Badminton Competition Format

Six medal events are contested in Badminton including five individual events: Singles and Doubles for both men and women, Mixed Doubles and a Mixed Team Event. The Team Event is completed before the individual events commence.

Each country can enter a maximum of five men and five women.

Mixed Team Event

A team consists of a minimum of two men and two women and a maximum of five men and five women. With the larger teams, substitutions and changes to the selection of players for ties during the tournament are allowed.

The Team Event is conducted in two stages: a round-robin group stage followed by a knockout phase (quarter-finals, semi-finals, a bronze medal final and a gold medal final). The event will comprise of 16 team slots allocated in accordance with BWF World Rankings. Teams are divided in the group stage of the competition into four groups of four teams.  All teams in the designated group play each other to establish a final ranking order, based on the total number of matches won. The top two teams from each group progress into the knockout stage, with a draw conducted to decide the quarter-final ties.

A tie consists of five matches: Men’s and Women’s Singles, Men’s and Women’s Doubles, and Mixed Doubles. No player may play in more than two matches in a tie. A team must win three matches in a tie to be successful. Each match is the best of three games.

Individual Events

The individual events are straight knockout competitions, with the number of rounds depending on the number of entries, with options to have a round of 128, 64, 32 and 16 prior to quarter-finals, semi-finals, a bronze medal final and a gold medal final. Each match is the best of three games.

The match order for the first round of individual events is determined by a competition draw and takes into account event seedings based on BWF World Rankings.


Field of Play

The court is a 13.40m x 5.18m rectangle for singles and a 13.40m x 6.10m rectangle for doubles. The same court is used for Singles and Doubles contests; only the line marks differ. The court is divided into two equal parts by a net attached to the posts at a height of 1.55m.

The Contest

An umpire, aided by a service judge and line judges, presides over a Badminton contest. Before the beginning of the contest, the umpire flips a coin. The winning athlete or pair can choose to serve or receive first or choose its side of the court.

To score a point, athletes have to hit the shuttlecock over the net with their rackets so that it lands on the opponent’s side. An athlete or pair loses the point if the shuttlecock hits the net, lands outside the court or if he or she commits a fault. The most common faults occur when:

  • The shuttlecock hits the athlete
  • The athlete’s racket or body touches the net
  • The shuttlecock hits the ground before passing over the net
  • The shuttlecock is hit twice.



  • Serves must be diagonal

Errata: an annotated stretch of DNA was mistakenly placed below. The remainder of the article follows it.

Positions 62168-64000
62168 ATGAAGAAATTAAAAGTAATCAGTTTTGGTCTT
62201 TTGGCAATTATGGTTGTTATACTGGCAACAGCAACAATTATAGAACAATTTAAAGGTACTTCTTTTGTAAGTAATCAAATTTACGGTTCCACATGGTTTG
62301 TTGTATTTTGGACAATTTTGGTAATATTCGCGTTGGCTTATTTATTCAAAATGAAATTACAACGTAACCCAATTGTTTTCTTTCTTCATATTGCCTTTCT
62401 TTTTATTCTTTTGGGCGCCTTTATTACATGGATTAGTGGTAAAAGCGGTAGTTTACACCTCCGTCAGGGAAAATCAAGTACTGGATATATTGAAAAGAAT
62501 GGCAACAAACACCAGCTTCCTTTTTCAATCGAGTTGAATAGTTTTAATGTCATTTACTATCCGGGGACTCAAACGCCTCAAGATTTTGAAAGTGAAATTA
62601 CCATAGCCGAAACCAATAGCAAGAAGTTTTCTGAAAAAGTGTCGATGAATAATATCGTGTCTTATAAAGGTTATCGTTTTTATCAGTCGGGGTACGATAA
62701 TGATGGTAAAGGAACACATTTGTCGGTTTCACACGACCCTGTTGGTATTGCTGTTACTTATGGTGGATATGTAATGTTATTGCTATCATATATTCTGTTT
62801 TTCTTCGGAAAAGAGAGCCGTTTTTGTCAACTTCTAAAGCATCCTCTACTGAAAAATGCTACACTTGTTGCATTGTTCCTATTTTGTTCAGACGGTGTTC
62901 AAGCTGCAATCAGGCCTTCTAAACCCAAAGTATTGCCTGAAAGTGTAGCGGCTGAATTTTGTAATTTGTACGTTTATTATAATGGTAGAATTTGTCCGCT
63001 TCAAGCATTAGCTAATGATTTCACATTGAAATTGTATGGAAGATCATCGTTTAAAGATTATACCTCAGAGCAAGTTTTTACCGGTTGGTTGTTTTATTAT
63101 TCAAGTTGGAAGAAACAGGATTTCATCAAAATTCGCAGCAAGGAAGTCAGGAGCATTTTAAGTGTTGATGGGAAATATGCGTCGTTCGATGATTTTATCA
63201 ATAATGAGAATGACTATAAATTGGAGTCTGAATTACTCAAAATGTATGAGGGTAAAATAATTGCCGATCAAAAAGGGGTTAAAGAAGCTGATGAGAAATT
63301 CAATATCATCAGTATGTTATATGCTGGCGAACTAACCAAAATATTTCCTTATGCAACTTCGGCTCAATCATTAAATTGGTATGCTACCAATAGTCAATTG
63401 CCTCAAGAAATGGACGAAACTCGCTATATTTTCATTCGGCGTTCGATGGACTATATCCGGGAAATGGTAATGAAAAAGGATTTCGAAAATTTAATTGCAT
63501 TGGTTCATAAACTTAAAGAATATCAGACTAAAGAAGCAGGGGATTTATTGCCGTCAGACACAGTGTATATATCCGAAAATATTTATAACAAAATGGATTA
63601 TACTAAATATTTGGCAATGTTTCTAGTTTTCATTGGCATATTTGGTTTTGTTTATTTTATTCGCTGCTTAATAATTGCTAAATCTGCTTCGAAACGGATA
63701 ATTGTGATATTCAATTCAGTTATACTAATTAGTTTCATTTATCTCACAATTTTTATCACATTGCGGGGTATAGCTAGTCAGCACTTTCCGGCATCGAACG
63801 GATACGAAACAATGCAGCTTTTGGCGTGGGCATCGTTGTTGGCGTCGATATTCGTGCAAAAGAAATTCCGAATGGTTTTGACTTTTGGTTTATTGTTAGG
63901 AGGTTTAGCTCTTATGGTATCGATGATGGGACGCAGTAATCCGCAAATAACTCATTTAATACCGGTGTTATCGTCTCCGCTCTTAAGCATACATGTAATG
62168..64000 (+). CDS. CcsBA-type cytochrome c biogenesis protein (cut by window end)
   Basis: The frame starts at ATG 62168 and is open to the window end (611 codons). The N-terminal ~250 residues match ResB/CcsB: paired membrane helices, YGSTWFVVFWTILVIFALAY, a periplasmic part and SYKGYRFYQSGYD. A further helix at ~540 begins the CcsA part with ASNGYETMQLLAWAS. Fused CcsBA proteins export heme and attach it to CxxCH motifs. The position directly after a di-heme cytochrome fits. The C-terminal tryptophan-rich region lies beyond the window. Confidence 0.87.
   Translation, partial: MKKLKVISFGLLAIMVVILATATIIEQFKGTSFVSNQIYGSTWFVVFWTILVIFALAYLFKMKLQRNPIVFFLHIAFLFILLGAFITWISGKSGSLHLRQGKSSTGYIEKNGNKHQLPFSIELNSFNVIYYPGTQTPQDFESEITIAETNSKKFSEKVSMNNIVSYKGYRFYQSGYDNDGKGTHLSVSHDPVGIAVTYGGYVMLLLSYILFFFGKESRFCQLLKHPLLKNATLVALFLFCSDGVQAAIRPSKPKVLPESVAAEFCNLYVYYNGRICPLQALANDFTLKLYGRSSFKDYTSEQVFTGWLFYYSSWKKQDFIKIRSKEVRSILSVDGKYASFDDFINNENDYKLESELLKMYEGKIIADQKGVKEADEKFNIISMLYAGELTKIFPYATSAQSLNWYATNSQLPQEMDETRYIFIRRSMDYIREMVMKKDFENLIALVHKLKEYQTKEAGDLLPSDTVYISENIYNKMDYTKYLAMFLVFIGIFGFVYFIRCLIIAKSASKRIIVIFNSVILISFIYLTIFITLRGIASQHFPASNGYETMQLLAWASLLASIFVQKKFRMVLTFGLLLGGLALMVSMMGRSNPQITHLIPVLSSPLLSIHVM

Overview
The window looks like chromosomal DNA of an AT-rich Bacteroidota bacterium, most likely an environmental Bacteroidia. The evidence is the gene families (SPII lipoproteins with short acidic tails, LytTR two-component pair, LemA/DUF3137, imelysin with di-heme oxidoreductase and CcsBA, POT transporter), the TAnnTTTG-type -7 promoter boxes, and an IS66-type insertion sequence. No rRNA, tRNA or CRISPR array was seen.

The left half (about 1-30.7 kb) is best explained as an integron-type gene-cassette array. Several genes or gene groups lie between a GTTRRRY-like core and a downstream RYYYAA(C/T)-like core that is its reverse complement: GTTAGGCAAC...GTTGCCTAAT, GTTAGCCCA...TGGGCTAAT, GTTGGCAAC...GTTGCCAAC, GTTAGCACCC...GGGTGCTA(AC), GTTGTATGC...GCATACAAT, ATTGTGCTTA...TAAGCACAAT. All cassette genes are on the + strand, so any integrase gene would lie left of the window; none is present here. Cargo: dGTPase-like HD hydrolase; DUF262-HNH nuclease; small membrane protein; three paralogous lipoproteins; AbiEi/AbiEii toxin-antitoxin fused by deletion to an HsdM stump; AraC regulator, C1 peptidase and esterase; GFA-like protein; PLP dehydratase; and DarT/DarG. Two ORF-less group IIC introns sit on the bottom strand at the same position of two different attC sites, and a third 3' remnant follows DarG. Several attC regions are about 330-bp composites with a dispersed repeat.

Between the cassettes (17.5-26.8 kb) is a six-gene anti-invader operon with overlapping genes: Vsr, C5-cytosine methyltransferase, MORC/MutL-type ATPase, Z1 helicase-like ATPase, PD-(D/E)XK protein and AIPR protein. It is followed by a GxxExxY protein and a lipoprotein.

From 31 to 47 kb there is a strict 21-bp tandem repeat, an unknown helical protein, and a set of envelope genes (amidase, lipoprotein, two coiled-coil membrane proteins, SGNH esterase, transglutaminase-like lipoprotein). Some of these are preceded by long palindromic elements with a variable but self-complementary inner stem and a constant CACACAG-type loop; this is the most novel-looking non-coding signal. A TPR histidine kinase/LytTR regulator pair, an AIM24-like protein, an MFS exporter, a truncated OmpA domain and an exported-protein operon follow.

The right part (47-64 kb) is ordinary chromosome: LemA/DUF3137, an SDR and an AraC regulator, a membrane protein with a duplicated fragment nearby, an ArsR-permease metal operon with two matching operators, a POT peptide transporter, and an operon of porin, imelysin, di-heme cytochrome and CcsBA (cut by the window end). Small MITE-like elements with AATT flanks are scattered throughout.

• The server’s feet must be touching the ground
  • The serve must be made from below the waist
  • Players change ends after each game and in the third game when a side first scores 11 points
  • During service in doubles, the partners can take up any position on their respective courts which do not unsight the opposing server or receiver
  • During service in singles, the players serve from and receive in their respective right service courts when the server has not scored or has scored an even number of points in that game. Players serve from and receive in their respective left service courts when the server has scored an odd number of points in that game.



  • A match is the best of three games.
  • The winner of each game is the first player(s) to reach 21, by two clear points.
  • At 20-all, the side which scores two consecutive points shall win that game.
  • At 29-all, the side scoring the 30th point shall win that game.
  • A point is scored by winning a rally. Points are scored regardless of who is serving and the side who wins the point serves the next point.
  • The side winning a game serves first in the next game.


A racket has the following parts: handle (known as the grip), shaft, throat and head, which is the stringed area. It weighs between 85g and 100g. Its length and width must not exceed 68cm and 23cm respectively.


The shuttlecock is made of a semi-spherical piece of cork coated with leather. On it are attached 16 real goose feathers forming a cone. A shuttlecock must weigh between 4.74g and 5.5g.


Badminton athletes wear shorts/skirts and short sleeved shirts and any combination of colours is permissible. In doubles both players must wear the same clothing, which has their name and country on the back of the shirts. Shoes are usually flat but there are no official standards or specifications.

Sport Jargon

Ace: An outright point from a serve that is not even touched by the receiver.

Lift: A shot played from beneath the height of the net, normally played high to the back of the court.

Smash: A hard, overhead shot, hit directly down into the opposition’s court.

Clear: A shot hit deep into the opponent’s court.

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